ImageIn November of 2016, Broward County Public Schools (BCPS) adapted implementation of the Smarter Lunchroom movement concept. Staff from BCPS Food and Nutrition Services (FNS) were invited to participate in the three- session course, where 10 continuing education points were given. The first session was an introduction to the initiative, in which a lecture was given by Beth Owens from University of Florida’s Family Nutrition Program. The second session was a hands on demonstration with celebrity chef Rudy Poindexter where staff learned healthy food preparation tactics. The final session is scheduled for Wednesday, March 1, where BCPS FNS staff will have the opportunity to present their smarter lunchroom concept and review how it has changed student eating behaviors.

The Smarter Lunchroom movement was first established in 2009 by Cornell University’s Center for Behavioral Economics in Child Nutrition (BEN Center). The low to no cost idea identifies areas for opportunity in increasing school lunch participation while also decreasing plate waste. The notion is that little changes in school cafeterias yield students to choose healthy, nutrient dense foods. Over 30 million children participate in the National School Lunch Program (NSLP). In Broward county alone, nearly 62% of students are enrolled in the NSLP. It is important that our students receive a balanced meal.

Concepts of the Smarter Lunchroom Movement include focusing on fruits, increasing sales of reimbursable meals, promoting vegetables and salads, creating school synergies by displaying posters of healthy foods, making white milk more available, and promoting an entree of the day. Many of these concepts have already taken place in BCPS cafeterias. Our schools offer fruit with each meal service and there is a daily salad featured, including, vegan salads for those who refrain from the consumption of meat. Of particular interest is the collaboration with Broward Regional Health Planning Council and their TOUCH program. TOUCH (Transforming Our Community’s Health) is a community health initiative funded by the U.S. Department of Health and Human Services. The grant, which promotes and targets healthier lifestyles, is administered by the Center for Disease Control (CDC). Since 2015, BCPS FNS has partnered with TOUCH in working to bring about awareness of healthy eating in schools. The initiative in the schools is the GO, SLOW, WHOA nutrition education program, in which a traffic light system identifies foods as being healthiest, healthier, and not so healthy.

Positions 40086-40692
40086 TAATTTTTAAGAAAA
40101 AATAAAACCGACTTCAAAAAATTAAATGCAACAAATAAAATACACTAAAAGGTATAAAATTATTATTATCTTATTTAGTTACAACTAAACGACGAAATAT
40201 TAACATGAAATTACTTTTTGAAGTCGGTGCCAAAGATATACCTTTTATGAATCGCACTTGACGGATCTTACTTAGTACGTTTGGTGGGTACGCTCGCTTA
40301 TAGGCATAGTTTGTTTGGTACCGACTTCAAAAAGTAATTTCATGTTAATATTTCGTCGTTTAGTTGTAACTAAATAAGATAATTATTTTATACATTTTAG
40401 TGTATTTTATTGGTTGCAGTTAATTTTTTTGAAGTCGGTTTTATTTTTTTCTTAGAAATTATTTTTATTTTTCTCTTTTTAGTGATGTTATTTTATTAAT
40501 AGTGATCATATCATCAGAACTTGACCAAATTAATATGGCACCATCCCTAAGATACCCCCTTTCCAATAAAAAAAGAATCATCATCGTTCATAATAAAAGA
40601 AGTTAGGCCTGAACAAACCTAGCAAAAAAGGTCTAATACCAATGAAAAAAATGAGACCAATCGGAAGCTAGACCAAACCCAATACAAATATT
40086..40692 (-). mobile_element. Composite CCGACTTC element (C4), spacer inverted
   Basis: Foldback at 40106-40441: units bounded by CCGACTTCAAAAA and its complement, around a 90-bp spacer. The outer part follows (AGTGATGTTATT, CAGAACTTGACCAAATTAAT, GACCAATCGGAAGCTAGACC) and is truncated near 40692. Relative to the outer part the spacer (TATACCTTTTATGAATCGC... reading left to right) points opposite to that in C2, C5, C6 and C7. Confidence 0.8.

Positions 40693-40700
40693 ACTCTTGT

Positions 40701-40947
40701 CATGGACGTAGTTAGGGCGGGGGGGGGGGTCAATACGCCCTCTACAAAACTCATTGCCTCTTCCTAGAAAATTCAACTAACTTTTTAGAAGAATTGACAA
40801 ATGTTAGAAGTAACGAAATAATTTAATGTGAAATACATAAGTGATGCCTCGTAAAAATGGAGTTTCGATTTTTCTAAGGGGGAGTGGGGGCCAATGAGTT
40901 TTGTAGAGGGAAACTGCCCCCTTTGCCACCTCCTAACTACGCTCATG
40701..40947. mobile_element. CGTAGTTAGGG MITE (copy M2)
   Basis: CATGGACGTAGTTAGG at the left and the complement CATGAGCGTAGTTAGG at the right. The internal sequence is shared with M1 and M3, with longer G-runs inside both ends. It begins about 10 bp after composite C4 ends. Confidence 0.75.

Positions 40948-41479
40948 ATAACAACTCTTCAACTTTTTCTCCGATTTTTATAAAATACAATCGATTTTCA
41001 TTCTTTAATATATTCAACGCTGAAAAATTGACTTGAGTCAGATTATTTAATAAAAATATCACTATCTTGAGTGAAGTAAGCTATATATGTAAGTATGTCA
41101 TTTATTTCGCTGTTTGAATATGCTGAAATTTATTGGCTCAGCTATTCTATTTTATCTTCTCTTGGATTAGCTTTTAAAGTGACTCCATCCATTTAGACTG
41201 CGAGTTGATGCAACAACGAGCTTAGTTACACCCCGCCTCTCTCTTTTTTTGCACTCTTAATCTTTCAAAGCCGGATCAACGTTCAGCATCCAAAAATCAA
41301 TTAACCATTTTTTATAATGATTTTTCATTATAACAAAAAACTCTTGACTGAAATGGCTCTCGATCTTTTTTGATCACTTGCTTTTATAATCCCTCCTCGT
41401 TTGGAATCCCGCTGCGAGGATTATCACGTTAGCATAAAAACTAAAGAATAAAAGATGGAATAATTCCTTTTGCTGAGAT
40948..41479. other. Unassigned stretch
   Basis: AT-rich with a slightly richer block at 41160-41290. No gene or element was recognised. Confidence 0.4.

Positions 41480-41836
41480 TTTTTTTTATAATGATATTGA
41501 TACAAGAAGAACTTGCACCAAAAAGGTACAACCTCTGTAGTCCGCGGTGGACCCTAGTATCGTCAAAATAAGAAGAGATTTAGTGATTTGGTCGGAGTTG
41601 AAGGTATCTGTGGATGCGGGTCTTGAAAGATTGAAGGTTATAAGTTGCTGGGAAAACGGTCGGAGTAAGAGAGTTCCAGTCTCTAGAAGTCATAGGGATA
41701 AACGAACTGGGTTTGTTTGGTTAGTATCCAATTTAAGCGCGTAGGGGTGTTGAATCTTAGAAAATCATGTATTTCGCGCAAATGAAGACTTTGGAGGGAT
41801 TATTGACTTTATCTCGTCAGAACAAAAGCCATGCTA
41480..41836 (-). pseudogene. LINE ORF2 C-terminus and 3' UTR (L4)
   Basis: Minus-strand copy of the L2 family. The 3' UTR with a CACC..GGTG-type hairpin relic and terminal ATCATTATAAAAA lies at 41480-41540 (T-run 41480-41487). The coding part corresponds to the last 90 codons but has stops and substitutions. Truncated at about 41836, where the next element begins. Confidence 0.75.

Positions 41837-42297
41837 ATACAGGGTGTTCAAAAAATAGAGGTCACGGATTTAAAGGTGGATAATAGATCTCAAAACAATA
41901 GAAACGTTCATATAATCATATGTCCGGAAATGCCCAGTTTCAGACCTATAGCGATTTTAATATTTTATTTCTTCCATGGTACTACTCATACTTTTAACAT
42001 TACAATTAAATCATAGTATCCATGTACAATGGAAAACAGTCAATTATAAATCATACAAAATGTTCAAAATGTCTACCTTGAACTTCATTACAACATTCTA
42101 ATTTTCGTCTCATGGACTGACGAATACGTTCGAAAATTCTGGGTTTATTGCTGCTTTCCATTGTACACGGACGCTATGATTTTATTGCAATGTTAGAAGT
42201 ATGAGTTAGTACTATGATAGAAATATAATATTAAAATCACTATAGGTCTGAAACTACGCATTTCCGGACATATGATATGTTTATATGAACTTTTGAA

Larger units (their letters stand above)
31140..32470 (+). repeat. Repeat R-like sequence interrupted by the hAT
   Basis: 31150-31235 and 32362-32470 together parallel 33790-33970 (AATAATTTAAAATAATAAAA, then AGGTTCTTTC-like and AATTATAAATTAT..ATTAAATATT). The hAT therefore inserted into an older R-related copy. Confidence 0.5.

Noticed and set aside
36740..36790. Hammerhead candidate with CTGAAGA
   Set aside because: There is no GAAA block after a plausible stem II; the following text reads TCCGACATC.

“Every public school in Broward county has received signage that advocates healthy food choices in school cafeterias”, says program administrator, Bridget Lane. Bridget Lane has been implementing the county wide program since September 2015. While she focuses on placement of signage, she also educates the school cafeteria personnel on the nutrition education program and the importance of encouraging children to choose healthy, balanced meals. “GO, SLOW, WHOA is a simple way for students to identify which foods reap health benefits. We have decals on the service line, targetting “GO” foods, “Did You Know?” posters throughout the dining room that give nutrition facts, and posters on the walls that discuss the health benefits of eating more fruits and vegetables,” she says.

Together, the Smarter Lunchroom movement and the partnership with TOUCH has given BCPS an advantage of becoming a healthier school district. The efforts are aligned with school food service Best Practice principles with specific focus on small changes to create a more healthy environment.

References:

http://touchbroward.org/about/

http://smarterlunchrooms.org

http://www.broward.k12.fl.us/foodservice/

https://www.nhlbi.nih.gov/health/educational/wecan/tools-resources/eatplaygrow-gsw.htm